A business may end for any number of reasons. Just as creating a business creates many legal questions and obligations, so too does the process of business dissolution. No matter how or why the company needs to come to an end, owners must follow the steps prescribed by state law.

A Minnesota business dissolution lawyer could provide essential support during the winding down of a company. An experienced business lawyer can help take care of all the business-related and legal requirements that come with business dissolution to help the process go as smoothly as possible.

Potential Options for Business Dissolution

Companies may cease doing business for a variety of reasons and under several differing circumstances. However, it can be helpful to separate these reasons into the categories of voluntary and involuntary dissolutions.

A voluntary dissolution describes the end of any company when the owner maintains control over that choice. This may be the result of retirement, an inability to continue working, or a death. In these cases, Minnesota Statute §302A.721 says that companies must inform all shareholders of the decision to dissolve and provide a notice of the meeting to take a vote. If that vote comes back with an approval to dissolve, the company must send a notice of dissolution to the Secretary of State. Under MN Statute §302A.723, this notice must contain information regarding the decision to dissolve as well as confirmation that the dissolution has taken place.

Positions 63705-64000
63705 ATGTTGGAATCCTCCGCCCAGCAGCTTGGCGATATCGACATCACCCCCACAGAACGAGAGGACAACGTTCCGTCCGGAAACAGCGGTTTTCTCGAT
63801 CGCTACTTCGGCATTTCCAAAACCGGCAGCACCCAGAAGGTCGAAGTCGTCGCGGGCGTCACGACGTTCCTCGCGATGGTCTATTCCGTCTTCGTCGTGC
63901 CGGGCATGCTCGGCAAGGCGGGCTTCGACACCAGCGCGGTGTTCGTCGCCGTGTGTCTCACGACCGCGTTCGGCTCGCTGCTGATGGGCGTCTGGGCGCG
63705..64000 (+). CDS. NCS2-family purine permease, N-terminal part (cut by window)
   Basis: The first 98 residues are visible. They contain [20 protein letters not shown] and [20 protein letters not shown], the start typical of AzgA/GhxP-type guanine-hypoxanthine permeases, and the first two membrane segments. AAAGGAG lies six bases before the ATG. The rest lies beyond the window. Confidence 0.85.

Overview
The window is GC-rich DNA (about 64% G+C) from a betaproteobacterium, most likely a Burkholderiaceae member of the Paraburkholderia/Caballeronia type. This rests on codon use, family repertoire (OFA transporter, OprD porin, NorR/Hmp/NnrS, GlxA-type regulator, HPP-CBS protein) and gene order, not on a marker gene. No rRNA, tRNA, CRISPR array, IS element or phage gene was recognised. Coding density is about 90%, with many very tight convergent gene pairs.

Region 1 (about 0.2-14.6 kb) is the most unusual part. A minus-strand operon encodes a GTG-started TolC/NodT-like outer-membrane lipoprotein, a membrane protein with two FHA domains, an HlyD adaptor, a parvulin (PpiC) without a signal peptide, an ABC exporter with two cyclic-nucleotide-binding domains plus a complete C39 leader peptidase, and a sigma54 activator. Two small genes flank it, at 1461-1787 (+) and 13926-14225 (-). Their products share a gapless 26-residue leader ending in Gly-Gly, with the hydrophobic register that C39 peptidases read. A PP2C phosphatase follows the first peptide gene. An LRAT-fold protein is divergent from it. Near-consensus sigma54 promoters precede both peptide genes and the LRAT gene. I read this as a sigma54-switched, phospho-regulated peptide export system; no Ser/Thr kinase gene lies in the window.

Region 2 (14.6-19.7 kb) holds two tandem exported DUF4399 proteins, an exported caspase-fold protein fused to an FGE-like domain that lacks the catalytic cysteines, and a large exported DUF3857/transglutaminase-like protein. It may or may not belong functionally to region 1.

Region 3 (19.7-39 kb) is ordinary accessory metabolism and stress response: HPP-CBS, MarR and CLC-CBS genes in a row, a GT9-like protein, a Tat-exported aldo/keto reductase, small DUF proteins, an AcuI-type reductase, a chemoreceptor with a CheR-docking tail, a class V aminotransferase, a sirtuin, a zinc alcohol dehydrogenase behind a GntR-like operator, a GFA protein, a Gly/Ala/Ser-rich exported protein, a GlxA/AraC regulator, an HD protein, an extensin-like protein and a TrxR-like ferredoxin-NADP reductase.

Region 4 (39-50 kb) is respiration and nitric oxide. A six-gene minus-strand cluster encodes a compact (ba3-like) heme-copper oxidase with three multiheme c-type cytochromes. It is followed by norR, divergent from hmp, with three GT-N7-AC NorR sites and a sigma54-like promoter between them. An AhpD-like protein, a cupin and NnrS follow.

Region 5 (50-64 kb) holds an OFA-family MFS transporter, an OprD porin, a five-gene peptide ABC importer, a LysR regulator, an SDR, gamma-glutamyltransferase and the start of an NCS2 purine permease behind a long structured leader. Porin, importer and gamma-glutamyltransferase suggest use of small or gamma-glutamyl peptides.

Involuntary dissolution generally involves a failure on the part of the company to comply with state law. A typical example of this is a failure to reregister the company with the Secretary of State as required under MN Statute §302A.821. Involuntary dissolution can also be the result of a court order. A Bloomington lawyer can provide more information about the various types of business dissolution and guide companies through that process.

Common Questions that Arise When Ending a Business in Minnesota

Just because a company dissolves does not mean that it no longer has legal obligations to its shareholders and other parties. Under MN Statute §302A.725, companies must follow a strict procedure to dissolve the company regardless of the reason or motivation for the dissolution. The first step is to settle all debts of the company. This includes collecting and distributing money to vendors and creditors.

A corporation must also serve notice to all creditors or people who have outstanding legal disputes with the company. This allows these parties to make a claim for owed money before the company ceases to exist. A Bloomington lawyer could provide insight on the legal obligations of companies after filing a notice of dissolution.

A Minnesota Business Dissolution Attorney Could Help

Ending a business does not just sever all ties with other companies and shareholders. It also creates a legal obligation under state law to follow specific procedures to protect the legal rights of all involved parties. Whether a company begins the dissolution process by voluntary choice, court order, or as the result of the actions of the Secretary of State, companies still have legal requirements.

A Minnesota business dissolution lawyer could help with any aspect of this process. They can work to explain the requirements under the law to end a company. To get started, call today.